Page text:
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Am J Bot. 2010 Aug;97(8):1391-406. doi: 10.3732/ajb.0900176. Epub 2010 Jul 20.

An evaluation of candidate plant DNA barcodes and assignment methods in diagnosing 29 species in the genus Agalinis (Orobanchaceae).

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Behavior, Ecology, Evolution, and Systematics Graduate Program, 2174 Plant Sciences Building, University of Maryland College Park, College Park, Maryland 20742.



DNA barcoding has been proposed as a useful technique within many disciplines (e.g., conservation biology and forensics) for determining the taxonomic identity of a sample based on nucleotide similarity to samples of known taxonomy. Application of DNA barcoding to plants has primarily focused on evaluating the success of candidate barcodes across a broad spectrum of evolutionary divergence. Less attention has been paid to evaluating performance when distinguishing congeners or to differential success of analytical techniques despite the fact that the practical application and utility of barcoding hinges on the ability to distinguish closely related species. •


We tested the ability to distinguish among 92 samples representing 29 putative species in the genus Agalinis (Orobanchaceae) using 13 candidate barcodes and three analytical methods (i.e., threshold genetic distances, hierarchical tree-based, and diagnostic character differences). Due to questions regarding evolutionary distinctiveness of some taxa, we evaluated success under two taxonomic hypotheses. •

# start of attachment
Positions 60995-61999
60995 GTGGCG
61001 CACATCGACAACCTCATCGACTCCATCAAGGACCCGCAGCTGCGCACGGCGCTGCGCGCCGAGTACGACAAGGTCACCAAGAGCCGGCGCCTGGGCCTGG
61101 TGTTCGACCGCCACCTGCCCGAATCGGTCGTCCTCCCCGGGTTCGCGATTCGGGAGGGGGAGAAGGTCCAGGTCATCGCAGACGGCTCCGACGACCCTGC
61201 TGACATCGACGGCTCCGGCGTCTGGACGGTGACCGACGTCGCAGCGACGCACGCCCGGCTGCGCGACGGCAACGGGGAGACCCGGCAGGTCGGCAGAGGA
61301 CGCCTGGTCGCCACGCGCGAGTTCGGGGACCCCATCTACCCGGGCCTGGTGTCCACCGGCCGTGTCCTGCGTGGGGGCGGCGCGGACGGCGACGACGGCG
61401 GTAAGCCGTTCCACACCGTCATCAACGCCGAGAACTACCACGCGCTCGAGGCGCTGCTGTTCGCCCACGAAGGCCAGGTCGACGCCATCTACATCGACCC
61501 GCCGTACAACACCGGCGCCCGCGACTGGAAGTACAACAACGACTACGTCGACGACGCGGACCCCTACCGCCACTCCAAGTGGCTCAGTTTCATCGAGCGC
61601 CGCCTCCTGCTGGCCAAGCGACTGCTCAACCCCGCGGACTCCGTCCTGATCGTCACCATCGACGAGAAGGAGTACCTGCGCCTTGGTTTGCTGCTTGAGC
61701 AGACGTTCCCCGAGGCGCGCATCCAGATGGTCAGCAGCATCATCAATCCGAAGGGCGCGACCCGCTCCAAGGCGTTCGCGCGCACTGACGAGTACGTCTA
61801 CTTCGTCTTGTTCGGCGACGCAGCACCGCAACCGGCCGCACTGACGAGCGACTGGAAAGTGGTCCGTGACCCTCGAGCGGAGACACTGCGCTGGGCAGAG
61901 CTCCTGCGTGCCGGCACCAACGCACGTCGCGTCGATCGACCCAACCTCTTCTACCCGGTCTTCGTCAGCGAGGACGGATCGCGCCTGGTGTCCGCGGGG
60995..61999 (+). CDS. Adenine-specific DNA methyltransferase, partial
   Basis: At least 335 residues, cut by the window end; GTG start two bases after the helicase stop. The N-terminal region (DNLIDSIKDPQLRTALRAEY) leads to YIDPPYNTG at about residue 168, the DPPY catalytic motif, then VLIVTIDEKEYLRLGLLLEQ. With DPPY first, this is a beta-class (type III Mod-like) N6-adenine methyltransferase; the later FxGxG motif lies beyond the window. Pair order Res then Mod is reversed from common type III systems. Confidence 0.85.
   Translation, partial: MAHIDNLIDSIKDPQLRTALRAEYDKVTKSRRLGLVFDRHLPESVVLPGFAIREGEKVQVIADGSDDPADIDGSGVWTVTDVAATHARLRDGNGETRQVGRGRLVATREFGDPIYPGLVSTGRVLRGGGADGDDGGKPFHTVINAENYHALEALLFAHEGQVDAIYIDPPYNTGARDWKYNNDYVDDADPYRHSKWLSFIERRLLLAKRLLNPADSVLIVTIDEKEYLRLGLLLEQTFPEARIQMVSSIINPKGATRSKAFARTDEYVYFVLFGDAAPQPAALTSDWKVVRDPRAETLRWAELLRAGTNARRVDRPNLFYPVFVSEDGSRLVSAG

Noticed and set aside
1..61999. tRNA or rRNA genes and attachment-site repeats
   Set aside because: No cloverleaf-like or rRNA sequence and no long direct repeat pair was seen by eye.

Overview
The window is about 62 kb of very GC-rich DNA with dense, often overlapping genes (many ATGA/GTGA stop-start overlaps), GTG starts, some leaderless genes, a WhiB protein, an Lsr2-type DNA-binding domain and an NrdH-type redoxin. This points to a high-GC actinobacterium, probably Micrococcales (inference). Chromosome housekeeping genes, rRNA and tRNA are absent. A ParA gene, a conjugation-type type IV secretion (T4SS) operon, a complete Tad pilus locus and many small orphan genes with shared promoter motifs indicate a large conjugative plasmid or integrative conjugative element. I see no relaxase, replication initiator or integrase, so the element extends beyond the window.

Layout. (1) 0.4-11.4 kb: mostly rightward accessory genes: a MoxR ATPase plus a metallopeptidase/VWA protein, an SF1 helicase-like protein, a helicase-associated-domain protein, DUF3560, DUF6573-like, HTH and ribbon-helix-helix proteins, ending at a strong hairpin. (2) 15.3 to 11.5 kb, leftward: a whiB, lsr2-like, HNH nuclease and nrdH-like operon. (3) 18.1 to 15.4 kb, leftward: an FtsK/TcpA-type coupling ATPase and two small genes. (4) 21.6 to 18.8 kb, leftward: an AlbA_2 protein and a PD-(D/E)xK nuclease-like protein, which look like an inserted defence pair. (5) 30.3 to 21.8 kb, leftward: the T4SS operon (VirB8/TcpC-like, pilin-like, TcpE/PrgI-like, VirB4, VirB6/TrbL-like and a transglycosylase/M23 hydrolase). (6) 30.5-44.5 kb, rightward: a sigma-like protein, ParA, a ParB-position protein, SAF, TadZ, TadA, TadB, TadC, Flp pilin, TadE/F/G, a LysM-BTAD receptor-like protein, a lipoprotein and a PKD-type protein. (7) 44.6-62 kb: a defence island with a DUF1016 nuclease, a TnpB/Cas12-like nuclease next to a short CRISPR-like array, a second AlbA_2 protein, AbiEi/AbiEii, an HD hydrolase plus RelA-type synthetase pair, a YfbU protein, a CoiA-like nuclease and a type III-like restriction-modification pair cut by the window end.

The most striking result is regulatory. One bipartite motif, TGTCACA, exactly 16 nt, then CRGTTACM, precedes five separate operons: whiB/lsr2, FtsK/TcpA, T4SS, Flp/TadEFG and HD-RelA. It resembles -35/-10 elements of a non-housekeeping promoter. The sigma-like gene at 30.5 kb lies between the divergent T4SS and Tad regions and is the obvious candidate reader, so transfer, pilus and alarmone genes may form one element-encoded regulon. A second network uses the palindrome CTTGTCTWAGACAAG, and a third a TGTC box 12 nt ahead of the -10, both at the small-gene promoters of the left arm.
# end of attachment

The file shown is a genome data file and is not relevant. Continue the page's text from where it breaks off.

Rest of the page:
The psbA-trnH and trnT-trnL barcodes in conjunction with the "best close match" distance-based method best met the objectives of DNA barcoding. Success was also a function of the taxonomy used. •


In addition to accurately identifying query sequences, our results showed that DNA barcoding is useful for detecting taxonomic uncertainty; determining whether erroneous taxonomy or incomplete lineage sorting is the cause requires additional information provided by traditional taxonomic approaches. The magnitude of differentiation within and among the Agalinis species sampled suggests that our results inform how DNA barcoding will perform among closely related species in other genera.

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